Here are the recent trendline breakouts I've been mentioning. Click the chart to enlarge.

    (click to enlarge)

    But, my friends, what is going on under the surface? Despite the breakouts, it appears buyers remain on the sidelines. Take a look at my proprietary indicator below, which measures short term money flow, versus the S & P 500 Index.

    (click to enlarge)

    Now granted, the indicator is only 9 points above an oversold level, just around 40, so a final selloff could accomplish this. For now, however, it still feels too early to buy the dip, no matter the positive "feelings" regarding the market over the last several days. Careful friends.


    Apr 20 9:42 AM | Link | Comment!
  • Elliott Wave Corrective Patterns We Should Make Ourselves Familiar With… “Flats”

    I thought it would be appropriate, since we are now in the midst of a broad market correction, to go over some of the common Elliott Wave corrective patterns. While I always say that trading solely off of Elliott Wave is a difficult, if not impossible skill to master, understanding how you can identify the specific patterns can help us grasp an understanding of how the market works.

    These patterns, with the exceptions of "triangles" are different than the traditional technical analysis patterns (head & shoulders, flags, horn bottoms, etc). Let's dive in.

    Below is a chart of the S & P 500, Take a look at the areas circled.

    (click to enlarge)

    All of the patterns circled resemble patterns called either a "flat." or "expanded flat." The general corrective pattern has three "waves" (down-up-down) before concluding. The selling, as in all corrective patterns, is most intense toward the end of the correction. Even if you don't believe in Elliott Waves, understanding that previous sentence could save you from making a lot of mistake. Anyway, here is the "flat" pattern.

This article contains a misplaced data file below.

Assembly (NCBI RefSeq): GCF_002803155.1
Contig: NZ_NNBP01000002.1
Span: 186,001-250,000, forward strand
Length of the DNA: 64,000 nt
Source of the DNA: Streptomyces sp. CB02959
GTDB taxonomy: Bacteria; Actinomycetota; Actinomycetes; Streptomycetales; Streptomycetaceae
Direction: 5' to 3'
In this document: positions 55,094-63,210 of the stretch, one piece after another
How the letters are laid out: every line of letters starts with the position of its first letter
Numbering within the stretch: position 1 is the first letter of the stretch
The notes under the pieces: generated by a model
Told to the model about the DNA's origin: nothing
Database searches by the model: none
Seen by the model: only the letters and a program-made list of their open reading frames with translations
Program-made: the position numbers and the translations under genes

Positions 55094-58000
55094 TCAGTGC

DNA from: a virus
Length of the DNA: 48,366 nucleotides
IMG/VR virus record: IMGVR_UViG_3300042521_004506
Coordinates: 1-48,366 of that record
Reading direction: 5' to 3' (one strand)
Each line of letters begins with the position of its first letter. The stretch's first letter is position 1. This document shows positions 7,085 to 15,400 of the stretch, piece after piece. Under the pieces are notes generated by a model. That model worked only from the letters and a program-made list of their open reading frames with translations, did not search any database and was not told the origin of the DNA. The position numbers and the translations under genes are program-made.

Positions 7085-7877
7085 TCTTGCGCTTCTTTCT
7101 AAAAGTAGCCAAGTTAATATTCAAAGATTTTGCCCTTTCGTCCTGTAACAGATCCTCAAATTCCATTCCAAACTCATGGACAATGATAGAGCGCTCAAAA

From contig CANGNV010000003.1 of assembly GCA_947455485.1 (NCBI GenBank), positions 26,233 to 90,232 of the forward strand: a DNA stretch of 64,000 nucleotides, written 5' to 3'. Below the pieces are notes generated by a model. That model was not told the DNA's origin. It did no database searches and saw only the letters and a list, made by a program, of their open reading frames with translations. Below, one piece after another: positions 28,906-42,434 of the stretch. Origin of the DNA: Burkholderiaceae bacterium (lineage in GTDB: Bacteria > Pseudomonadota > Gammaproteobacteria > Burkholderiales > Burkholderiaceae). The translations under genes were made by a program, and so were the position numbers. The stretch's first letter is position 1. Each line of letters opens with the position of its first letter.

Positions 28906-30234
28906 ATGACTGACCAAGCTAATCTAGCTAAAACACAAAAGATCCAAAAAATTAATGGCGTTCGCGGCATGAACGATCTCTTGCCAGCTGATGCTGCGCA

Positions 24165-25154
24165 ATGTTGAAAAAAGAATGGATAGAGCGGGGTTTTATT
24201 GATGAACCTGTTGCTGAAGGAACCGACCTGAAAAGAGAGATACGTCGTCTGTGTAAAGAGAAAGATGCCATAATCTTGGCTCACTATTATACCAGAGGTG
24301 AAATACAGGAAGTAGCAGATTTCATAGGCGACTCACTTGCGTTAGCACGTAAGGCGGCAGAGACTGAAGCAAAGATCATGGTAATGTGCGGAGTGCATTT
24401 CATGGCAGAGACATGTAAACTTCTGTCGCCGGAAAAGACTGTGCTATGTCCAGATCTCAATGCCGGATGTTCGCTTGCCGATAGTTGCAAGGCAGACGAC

Like I said, down-up-down. That's a standard-issue "flat" pattern. The second type of "flat," the "expanded flat" is only slightly different, but tends to catch investors much more often. In this pattern, the market manages to squeak out another new high before falling.

    So down, a little more up than a normal "flat," then right back down. While all flat patterns are tricky to deal with, the expanded flat is the most difficult to trade. Why? The market makes a new high, it's a break of a prior resistance level. This pattern, from a price perspective, tells us to sell, while traditional technical analysis is yelling at us to buy. So how do we know if we are getting tricked into buying in the middle of that fake out "up" wave in between the two down ones? We need to look for divergences in other indicators.

    Repeat after me. If price is deceiving you on a chart at a specific time, it will also deceive you on an indicator, so don't use price linked indicators (momentum, RSI, stochastic). You would be much better off using a short term volume or breadth indicator instead, such as the percent of stocks above their 10-day moving average. While the market is doing its "fake out" rally, this indicator will most likely decline, telling you that the rally is internally weak.

    Okay, application time. Are we in a flat correction? Let's take a look. The chart below is of the NYSE Composite Index overlaid with the percent of stocks about their 10-day moving average.

    (click to enlarge)

    Yes, it is difficult to read, but is one of the few sites out there that makes this indicator available to the public. Look to the right of the image. The rally has been weakening and a big divergence is evident between the late February and March highs. That means that we are most likely in the middle of an expanded flat. If that is true, then it also means we are in the second "down" wave, which, after intensifying, precedes the conclusion of the correction. So, what are we looking for in this probable last down wave? Panic, calls for a new bear market, oversold readings, etc., then it's time to buy the dip.

    (click to enlarge)

    So tell me, since Elliott Wave corrective patterns, and all Elliott Wave patterns for that matter, apply to all time frames, what kind of pattern is this?

    Mar 16 7:43 AM | Link | Comment!